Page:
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Families Mourn London Bridge Victims

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Families mourns London bridge victims at the vigils for the victims of the London Bridge attack have been held in London and Cambridge.

Jack Merritt, 25, and Saskia Jones, 23, were commemorated at the services, which included a minute’s silence.

They were stabbed to death by convicted terrorist Usman Khan, 28, at a prisoner rehabilitation conference on Friday.

Reports have it that Khan was given one of the lowest priorities for further investigation by MI5 when he left prison a year ago.

Mr Merritt and Ms Jones were both University of Cambridge graduates, and had been at an event for the university’s Learning Together programme – which focuses on education within the criminal justice system – when they were attacked.

Prime Minister Boris Johnson and Labour leader Jeremy Corbyn were among those at the vigil in the capital.

They joined London Mayor Sadiq Khan who said the best way to defeat the hatred shown in the attack was to focus on the values of hope, unity and love.

“The best way to defeat this hatred is not by turning on one another, but it’s by focusing on the values that bind us, to take hope from the heroism of ordinary Londoners and our emergency services who ran towards danger, risking their lives to help people they didn’t even know,” he said.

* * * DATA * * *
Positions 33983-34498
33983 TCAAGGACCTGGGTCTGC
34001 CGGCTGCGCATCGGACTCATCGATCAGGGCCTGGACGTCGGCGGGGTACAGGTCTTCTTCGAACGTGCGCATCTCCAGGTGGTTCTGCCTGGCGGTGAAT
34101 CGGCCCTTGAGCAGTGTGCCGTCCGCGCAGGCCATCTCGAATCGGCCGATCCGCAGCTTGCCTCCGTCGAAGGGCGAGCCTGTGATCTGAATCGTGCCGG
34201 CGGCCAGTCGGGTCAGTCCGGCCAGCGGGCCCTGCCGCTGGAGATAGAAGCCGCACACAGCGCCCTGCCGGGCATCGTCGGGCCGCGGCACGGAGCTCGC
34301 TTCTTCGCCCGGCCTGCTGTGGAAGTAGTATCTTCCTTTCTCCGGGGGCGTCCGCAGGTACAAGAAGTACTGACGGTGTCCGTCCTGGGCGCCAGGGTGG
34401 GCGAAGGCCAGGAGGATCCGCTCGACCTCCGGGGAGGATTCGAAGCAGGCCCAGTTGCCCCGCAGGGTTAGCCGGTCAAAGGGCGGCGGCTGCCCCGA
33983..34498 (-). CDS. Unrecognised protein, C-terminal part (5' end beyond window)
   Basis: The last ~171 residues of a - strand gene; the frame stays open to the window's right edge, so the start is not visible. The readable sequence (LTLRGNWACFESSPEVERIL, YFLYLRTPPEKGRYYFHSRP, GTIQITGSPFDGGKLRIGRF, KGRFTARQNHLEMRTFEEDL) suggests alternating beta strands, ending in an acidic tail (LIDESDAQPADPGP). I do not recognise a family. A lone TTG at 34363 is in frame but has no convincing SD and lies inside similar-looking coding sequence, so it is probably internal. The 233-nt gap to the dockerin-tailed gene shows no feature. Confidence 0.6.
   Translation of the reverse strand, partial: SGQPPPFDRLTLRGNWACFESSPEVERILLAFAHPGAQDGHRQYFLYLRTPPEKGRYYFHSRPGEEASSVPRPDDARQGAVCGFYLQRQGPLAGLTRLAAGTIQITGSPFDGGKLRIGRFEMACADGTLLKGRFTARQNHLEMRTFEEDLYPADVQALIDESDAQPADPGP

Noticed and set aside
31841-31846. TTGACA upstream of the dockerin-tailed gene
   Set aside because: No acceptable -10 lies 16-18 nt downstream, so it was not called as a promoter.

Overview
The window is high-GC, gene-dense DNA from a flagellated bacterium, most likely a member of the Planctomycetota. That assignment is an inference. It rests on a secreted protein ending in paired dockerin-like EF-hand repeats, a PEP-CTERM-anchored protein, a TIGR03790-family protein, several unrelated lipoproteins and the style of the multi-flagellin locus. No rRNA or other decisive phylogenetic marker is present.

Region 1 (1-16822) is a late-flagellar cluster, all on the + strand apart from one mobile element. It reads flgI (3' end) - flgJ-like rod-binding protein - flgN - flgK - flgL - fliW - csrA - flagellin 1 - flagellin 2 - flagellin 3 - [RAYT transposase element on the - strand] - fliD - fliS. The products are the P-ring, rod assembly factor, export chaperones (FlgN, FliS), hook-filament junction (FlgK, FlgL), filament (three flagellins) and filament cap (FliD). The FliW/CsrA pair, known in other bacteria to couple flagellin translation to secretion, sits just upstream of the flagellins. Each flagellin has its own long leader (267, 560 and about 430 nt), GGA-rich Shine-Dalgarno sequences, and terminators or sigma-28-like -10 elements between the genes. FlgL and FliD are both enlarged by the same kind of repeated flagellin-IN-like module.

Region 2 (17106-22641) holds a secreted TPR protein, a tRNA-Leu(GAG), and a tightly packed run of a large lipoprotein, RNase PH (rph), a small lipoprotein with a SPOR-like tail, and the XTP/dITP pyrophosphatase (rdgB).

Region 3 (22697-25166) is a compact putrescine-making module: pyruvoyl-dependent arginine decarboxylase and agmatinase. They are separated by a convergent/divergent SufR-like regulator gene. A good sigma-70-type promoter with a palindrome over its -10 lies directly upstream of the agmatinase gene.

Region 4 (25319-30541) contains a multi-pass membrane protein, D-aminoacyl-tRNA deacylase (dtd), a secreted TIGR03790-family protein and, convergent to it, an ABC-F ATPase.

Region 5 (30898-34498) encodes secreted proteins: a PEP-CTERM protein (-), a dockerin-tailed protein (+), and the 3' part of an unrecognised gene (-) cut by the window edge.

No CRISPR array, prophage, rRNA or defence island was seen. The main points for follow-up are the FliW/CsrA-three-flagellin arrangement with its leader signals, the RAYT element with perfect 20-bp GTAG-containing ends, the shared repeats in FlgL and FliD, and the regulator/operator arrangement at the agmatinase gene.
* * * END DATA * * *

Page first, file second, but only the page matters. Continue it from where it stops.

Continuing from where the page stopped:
The London service happened less than a mile from Fishmongers’ Hall, where Usman Khan launched his attack on Friday.

Bishop of London Sarah Mullally said the vigils remembered “academics celebrating rehabilitation and finding only danger”.

She paid tribute to the workers at Fishmongers’ Hall, who she said went to work to offer hospitality, but found themselves needing to give protection.

A book of condolences is open at Guildhall Art Gallery and members of the public are invited to lay flowers outside nearby Mansion House.

Mr Merritt’s family and girlfriend attended the Cambridge service.

The victims’ families have paid tribute to their loved ones.

Ms Jones’ family said their daughter, from Stratford-upon-Avon in Warwickshire, had a “great passion” for supporting victims of criminal justice. In a statement, Mr Merritt’s family described him as a “talented boy” who “died doing what he loved”

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